Aural modeling and mental representations to elicit young students' metacognitive responses in developing expressivity at the piano
Bonnaire, Serge Joseph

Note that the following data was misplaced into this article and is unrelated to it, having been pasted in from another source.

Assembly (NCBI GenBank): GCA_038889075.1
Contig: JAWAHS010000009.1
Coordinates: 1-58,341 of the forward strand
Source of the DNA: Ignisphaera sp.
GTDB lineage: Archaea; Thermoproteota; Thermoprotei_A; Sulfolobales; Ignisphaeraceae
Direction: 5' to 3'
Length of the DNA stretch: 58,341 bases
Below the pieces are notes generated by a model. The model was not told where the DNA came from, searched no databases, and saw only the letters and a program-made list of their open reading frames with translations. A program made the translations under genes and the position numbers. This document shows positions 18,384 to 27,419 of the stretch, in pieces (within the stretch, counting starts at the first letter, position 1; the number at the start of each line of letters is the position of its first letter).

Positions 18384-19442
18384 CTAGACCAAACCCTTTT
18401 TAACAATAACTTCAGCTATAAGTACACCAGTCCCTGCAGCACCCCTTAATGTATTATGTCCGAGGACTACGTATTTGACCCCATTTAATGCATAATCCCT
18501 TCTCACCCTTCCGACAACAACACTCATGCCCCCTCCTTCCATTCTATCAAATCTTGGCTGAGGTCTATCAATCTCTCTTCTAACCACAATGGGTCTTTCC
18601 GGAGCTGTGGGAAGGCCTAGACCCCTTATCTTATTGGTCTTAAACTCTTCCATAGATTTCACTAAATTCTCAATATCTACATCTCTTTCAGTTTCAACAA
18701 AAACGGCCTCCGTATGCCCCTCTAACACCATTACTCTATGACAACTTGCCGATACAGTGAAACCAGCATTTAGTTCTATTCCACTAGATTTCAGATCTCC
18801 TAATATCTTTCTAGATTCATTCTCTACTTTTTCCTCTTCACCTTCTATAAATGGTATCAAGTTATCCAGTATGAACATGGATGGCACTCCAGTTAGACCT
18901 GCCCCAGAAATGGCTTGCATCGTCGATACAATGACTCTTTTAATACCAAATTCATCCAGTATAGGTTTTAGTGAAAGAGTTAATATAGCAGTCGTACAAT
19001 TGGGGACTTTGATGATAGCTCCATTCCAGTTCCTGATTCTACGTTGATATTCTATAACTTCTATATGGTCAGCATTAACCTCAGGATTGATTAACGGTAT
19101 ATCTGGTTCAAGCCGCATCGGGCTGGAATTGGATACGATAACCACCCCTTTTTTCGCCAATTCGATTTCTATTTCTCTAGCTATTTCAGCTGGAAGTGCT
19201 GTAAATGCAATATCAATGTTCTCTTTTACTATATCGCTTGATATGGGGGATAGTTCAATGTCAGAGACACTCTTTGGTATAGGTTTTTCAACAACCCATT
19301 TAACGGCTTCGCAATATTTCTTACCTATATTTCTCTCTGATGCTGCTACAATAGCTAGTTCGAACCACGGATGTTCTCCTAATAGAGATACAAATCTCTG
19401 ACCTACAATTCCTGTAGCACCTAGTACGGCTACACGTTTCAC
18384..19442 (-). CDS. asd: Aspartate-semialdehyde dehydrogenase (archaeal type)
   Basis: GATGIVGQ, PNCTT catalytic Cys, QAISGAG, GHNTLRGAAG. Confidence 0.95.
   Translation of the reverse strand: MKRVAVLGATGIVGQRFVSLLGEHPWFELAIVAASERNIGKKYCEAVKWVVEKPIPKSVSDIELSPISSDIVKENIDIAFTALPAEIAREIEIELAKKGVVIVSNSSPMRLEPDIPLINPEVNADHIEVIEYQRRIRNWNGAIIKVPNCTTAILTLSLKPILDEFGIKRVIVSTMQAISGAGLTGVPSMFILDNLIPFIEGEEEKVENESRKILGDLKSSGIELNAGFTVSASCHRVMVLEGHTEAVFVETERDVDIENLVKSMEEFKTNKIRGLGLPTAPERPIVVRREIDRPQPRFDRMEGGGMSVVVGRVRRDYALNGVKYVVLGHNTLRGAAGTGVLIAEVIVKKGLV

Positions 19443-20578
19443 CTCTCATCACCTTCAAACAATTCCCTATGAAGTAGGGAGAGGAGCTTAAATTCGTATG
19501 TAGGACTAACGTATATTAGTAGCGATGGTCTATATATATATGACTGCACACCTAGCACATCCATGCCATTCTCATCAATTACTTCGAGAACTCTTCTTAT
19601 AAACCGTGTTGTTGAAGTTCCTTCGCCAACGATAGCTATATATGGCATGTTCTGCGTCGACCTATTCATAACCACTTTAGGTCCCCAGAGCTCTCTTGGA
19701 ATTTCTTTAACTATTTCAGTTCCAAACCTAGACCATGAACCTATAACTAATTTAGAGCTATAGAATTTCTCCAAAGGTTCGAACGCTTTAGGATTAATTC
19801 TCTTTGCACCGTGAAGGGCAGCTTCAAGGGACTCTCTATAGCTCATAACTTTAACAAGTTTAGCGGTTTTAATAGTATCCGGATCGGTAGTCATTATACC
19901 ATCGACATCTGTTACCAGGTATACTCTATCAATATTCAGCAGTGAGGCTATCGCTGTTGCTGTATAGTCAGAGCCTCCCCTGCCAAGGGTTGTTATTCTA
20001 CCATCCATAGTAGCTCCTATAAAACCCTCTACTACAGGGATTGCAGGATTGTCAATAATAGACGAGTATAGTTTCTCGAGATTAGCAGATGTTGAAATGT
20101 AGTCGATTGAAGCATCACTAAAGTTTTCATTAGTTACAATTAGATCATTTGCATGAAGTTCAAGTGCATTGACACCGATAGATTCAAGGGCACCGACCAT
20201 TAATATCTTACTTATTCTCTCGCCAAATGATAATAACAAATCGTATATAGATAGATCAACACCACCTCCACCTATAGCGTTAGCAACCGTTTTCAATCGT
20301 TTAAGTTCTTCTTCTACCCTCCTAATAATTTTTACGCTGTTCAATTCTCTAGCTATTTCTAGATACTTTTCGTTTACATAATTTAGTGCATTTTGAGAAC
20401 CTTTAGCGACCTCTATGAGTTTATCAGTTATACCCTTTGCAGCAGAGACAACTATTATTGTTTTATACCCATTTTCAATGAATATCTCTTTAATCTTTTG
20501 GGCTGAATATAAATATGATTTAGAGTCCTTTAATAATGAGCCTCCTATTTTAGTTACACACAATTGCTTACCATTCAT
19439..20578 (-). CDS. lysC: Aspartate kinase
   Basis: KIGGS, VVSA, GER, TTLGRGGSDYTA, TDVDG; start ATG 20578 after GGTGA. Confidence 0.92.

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The purpose of this empirical study, whose theoretical framework is based on Bandura’s (1986) social cognitive theory, was to investigate the effectiveness of including a metacognitive approach in teaching expressivity at the piano. The effect of metacognition, combined with that of aural modeling and aesthetic and stylistic mental representations, was assessed regarding the promotion of a higher-order thinking, one that fosters the development of musical expressivity in young pianists. From a social cognitive theory perspective, metacognition is defined as the aptitude to reflect on one’s own thinking to assess and find the most appropriate course of action to control performance of a task (Bandura, 1986; Flavell, 1979). Equally important in the social cognitive theory is the concept of modeling, which is based on the idea that one can learn new skills by observing another individual’s actions. In turn, the mental representations of the observed tasks function to guide the learner’s performance (Bandura, 1986). Results highlighted the central role played by aural modeling. The aesthetic and stylistic mental representations in the metacognitive process allowed young pianists to elicit an expressive musical idiom through a mental conversion process. The constructs of aural modeling and of aesthetic and stylistic mental representations, along with that of musical phraseology, functioned both independently and in conjunction with each other. They provided students with a mechanism with which to reflect on ways to adjust expressivity in their playing. Results also indicated a positive influence of the above constructs on the overall performance of young pianists.